A Star is Born


‘…friends and fans of Judy will want to see her swing successfully for the fences here in a performance that fascinates because of how it does, and does not, reflect the truth of her troubled career…’

With 2018’s remake still ringing in our ears and the Renee Zellweger biopic of Judy Garland winning big over the 2019 awards season, this 1954 comeback vehicle is essential viewing, even if the running time of this restored version is a punishing three hours plus. Garland has become known as a gay icon, but she meant a lot to a mainstream audiences too, and George Cukor’s musical drama gives her plenty of opportunity to belt them out, notably the celebrated (and extended here) Born in a Trunk number.

Given her own issues with alcohol and drugs, it’s tricky to watch Garland as the upcoming ingénue who ascends to the top while husband Mr Norman Maine (James Mason) falls apart; with only one musical feature after this (the rather maudlin I Could Go On Singing), A Star Is Born marked peak Garland, whereas Mason had highlights like North by Northwest and Lolita to look forward to as well as a career stretching out to the 1980’s.

Garland doesn’t always look comfortable here; one of the ironies of all the A Star is Born films is that the leads are never ingénues, but established divas, and Garland seems more on message as Vicky Lester than Esther Blodgett. This restored version, with still frame sequences and alternate versions, gives the impression of a chequered production, with Cukor not involved in several sequences; as in the 1936 version, Hollywood is seen as somewhat venal, and the way that business interferes with private life is well caught.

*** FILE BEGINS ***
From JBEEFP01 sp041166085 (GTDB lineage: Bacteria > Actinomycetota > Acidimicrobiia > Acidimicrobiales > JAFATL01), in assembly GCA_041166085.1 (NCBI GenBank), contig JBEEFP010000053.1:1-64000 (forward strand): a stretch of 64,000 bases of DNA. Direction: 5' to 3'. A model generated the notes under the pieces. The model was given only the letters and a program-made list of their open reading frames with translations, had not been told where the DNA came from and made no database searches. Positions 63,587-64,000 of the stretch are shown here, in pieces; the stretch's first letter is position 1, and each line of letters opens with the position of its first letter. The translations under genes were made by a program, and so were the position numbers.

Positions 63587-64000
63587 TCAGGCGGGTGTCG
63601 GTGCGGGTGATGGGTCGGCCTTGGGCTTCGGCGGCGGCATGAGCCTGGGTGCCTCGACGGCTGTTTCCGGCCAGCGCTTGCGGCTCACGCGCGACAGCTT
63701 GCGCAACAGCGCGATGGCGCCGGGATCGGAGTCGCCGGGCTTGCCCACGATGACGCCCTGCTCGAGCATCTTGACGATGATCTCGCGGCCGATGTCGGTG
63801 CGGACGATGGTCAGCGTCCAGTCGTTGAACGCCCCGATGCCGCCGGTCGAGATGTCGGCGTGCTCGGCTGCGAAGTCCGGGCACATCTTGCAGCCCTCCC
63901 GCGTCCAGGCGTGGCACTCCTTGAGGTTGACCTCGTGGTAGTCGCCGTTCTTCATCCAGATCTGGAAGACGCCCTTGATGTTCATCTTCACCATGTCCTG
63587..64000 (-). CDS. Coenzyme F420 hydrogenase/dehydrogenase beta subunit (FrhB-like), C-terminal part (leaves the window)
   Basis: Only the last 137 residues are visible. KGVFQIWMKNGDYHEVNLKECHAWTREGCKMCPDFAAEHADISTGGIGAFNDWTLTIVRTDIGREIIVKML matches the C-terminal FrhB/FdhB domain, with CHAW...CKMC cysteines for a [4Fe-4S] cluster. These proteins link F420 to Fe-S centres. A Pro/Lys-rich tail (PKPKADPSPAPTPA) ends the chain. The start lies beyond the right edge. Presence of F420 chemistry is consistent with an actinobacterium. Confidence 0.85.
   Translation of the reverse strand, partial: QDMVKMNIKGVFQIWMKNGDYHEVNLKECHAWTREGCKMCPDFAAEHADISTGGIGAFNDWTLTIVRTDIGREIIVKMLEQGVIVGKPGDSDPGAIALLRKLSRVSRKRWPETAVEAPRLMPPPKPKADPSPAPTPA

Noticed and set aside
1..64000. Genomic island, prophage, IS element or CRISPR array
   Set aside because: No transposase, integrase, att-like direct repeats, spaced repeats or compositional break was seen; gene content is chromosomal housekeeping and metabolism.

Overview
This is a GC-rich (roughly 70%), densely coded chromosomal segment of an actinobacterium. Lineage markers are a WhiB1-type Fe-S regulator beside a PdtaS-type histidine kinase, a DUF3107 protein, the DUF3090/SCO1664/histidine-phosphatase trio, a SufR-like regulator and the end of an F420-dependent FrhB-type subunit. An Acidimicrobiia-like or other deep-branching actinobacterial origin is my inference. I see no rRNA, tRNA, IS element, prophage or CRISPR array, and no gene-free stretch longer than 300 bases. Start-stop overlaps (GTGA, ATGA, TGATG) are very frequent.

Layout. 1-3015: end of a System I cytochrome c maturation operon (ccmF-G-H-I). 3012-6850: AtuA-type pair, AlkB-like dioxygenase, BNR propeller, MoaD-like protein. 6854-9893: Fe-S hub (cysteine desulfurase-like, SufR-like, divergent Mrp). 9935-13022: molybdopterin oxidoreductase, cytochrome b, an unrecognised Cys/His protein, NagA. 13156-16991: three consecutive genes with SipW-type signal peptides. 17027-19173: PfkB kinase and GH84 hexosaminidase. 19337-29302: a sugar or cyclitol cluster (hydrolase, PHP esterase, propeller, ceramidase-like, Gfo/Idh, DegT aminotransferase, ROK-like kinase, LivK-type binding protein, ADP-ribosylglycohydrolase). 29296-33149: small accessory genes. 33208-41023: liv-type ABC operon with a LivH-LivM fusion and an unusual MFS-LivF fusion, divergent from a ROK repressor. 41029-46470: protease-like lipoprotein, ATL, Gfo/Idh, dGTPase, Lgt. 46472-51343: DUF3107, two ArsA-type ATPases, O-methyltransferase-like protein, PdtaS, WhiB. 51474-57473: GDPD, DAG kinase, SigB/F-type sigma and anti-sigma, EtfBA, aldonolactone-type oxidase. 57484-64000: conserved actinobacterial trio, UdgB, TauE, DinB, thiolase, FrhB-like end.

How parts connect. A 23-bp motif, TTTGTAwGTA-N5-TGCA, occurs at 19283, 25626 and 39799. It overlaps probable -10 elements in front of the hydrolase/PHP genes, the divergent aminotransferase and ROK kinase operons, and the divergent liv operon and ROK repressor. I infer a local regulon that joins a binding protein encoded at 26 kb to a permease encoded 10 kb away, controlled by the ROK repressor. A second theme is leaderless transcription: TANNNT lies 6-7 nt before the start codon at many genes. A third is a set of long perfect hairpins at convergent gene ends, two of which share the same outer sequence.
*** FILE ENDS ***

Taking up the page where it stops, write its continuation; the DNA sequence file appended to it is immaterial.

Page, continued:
All four A Star In Born films have their merits, but taken as a quadrilogy, it’s interesting to see how they reflect the changing nature of male-female relationships. Unlike the Bradley Cooper version, this Norman Maine does not snort coke, ride a motorbike, play Glastonbury, attend SNL or urinate in his own pants, but he’s still a toxic male, even when played with enormous charm by Mason. And this is Garland’s show; friends and fans of Judy will want to see her swing successfully for the fences here in a performance that fascinates because of how it does, and does not, reflect the truth of her troubled career.


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  1. This is my favorite ASIB, followed by the Lady GaGa version. I was fortunate enough to screen this in a theatre last year, and Judy’s “The Man that got Away” number is pure movie magic. The audience gave it a standing ovation. What a fantastic talent, and it was criminal that she lost the academy award that year.

    • Even over 50 years later, it’s still a great film, and the songs and the delivery are a huge part of that. I don’t care to look up who did win the Oscar that year; being in a terrific movie is a bigger reward. Would have been a big deal to catch a rep screening of this, audience response makes a movie…

  2. The best of The Star Is Born films and it’s not even close. But you’re right, the 4 together is a fascinating history of the shifting culture of films and society. I’ve wanted to do some extended coverage on all 4 over at my site for awhile…..I’ll get to it one day!

  3. I preferred the Janet Gaynor version because it had the field to itself and did not have to do something different just because it was a remake. I did enjoy the Bradley Cooper version though I always wondered what the Clint Eastwood version would have been like.

    • With Beyoncé? I think it would have been a Jersey Boys dud. Although to be fair, I never saw Jersey Boys, so maybe I need to do some r and d on that opinion.

  4. I have only seen the Streisand one and that was, I think, enough.Never a fan of Garland (nor for that matter Streisand) can’t be bothered with the Gaga one, and didn’t know there was a 4th!

    • Janet Gaynor was the first! And they’re ALL good! Maybe Stratham should give the role a try…

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